Iron grip on union
KEN JACKSON was elected leader of the electricians' union when no other well known figure stood. Under the rules of the union's merger with the AEU, he became general secretary of the merged engineers' and electricians' union, even though the AEU was much larger. Jackson had never faced election by the whole membership until his contest with Simpson.
The merger allowed the authoritarian structures of the EETPU to swallow up the more democratic procedures in the engineers' union. Ger Hicks, union convenor at Rolls-Royce Test Areas in Bristol, explained, 'In the old engineering union we had lots of forums for debate where we could influence policy, put questions to officials and just meet each other.
'It all ended with the merger. All the democratic structures were closed down. They brought in a new rule book. The old one was like War and Peace-the new one was just a pamphlet. I think it was rule three that said, 'In the interests of good governance, all power to the executive'-so you didn't really need any other rules. Partnership meant getting 'leaner and meaner'-the bosses got meaner and we just got leaner.'
Jackson's cronies resorted to ever more undemocratic strategies to consolidate their domination. Bob Murdoch, who worked in an engineering factory in the north east of England for many years, explained, 'There is a feeling that there has been an abuse of power at the highest level of the union. For about the last three years they have forced smaller branches to merge-to make it harder for people to take part, so full time officials can take over as branch secretaries and tighten their control. There is still a lot of patronage in the union. If you get to be a convenor, you get to go on various committees. A career structure still exists. There is pressure to go with the side that's heading for power. But a sense of dissatisfaction has been creeping in. This is a tremendous vote. The AEEU has not had a left wing leader since Hugh Scanlon, and that was 25 years ago.'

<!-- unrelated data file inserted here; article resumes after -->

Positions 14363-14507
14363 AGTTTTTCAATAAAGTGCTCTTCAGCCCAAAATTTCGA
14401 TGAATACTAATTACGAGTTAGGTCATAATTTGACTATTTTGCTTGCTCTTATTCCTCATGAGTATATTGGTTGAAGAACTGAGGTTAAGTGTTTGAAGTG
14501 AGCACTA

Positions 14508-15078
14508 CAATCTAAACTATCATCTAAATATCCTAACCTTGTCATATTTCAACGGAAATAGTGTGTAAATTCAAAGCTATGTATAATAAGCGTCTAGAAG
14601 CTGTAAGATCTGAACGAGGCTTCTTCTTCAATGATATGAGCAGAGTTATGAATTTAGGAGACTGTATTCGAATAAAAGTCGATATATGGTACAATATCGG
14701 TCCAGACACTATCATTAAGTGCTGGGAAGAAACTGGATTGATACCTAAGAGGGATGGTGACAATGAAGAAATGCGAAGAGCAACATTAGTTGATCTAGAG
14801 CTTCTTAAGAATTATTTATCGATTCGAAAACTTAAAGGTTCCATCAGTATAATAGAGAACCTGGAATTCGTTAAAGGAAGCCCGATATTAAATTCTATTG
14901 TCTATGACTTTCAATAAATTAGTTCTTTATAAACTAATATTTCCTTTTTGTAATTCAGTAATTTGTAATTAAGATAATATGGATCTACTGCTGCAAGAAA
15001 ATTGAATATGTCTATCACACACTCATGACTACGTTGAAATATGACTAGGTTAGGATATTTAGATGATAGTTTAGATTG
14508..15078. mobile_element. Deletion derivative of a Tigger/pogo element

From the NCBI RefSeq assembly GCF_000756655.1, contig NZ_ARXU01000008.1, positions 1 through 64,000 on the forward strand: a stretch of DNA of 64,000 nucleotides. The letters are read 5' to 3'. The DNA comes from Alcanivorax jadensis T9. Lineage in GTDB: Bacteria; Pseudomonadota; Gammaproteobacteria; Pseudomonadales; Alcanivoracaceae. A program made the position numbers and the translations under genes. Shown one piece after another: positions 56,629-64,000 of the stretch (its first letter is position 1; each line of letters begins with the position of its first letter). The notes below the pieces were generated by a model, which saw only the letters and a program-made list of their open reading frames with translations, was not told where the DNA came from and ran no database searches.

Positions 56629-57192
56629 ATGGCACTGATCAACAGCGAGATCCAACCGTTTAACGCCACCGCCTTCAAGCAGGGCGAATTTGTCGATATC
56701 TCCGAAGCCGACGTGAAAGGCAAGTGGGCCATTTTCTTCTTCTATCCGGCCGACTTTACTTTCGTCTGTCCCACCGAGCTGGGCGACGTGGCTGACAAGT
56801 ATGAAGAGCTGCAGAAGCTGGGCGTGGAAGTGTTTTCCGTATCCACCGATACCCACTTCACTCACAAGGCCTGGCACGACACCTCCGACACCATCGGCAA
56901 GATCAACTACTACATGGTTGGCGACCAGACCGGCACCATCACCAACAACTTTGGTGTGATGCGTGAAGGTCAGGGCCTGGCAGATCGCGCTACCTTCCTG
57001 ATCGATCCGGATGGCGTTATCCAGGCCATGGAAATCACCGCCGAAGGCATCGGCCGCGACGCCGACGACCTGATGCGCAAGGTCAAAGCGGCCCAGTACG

'The rank and file have to get rid of all the right'
ACTIVISTS from across every section of the union threw themselves into campaigning for Derek Simpson. Gill George, a member of the MSF section of Amicus, told Socialist Worker, 'People on the left in the MSF are genuinely really enthused and excited. Derek will face a hostile executive that will block him at every turn. Derek was elected by a groundswell from the rank and file, and only the active involvement of those people can make him a credible general secretary.'
There is a sense that Simpson's victory is a chance to turn the union away from the rotten, pro-business policies and betrayals of the past. But the election is only the beginning.
'It is not just about who gets elected,' says Willie Black, a senior Amicus-AEEU shop steward. 'It's about winning control for the membership over the union machine. The right wing officials will never really accept this result. They don't think unions should be run by their members-they just want to stay on their gravy train, with their conferences, smart hotels and drinks.
We can't wait. We have to push ahead and make more changes or Derek will be a prisoner of the right. The executive is trying to prolong its life-to hold on for better days. We have to get rid of them now. We must start to introduce the idea of rank and file control over the union and breaking the hold of officials.
Our success should encourage those in other unions, especially the civil service where people are still fighting for democracy.'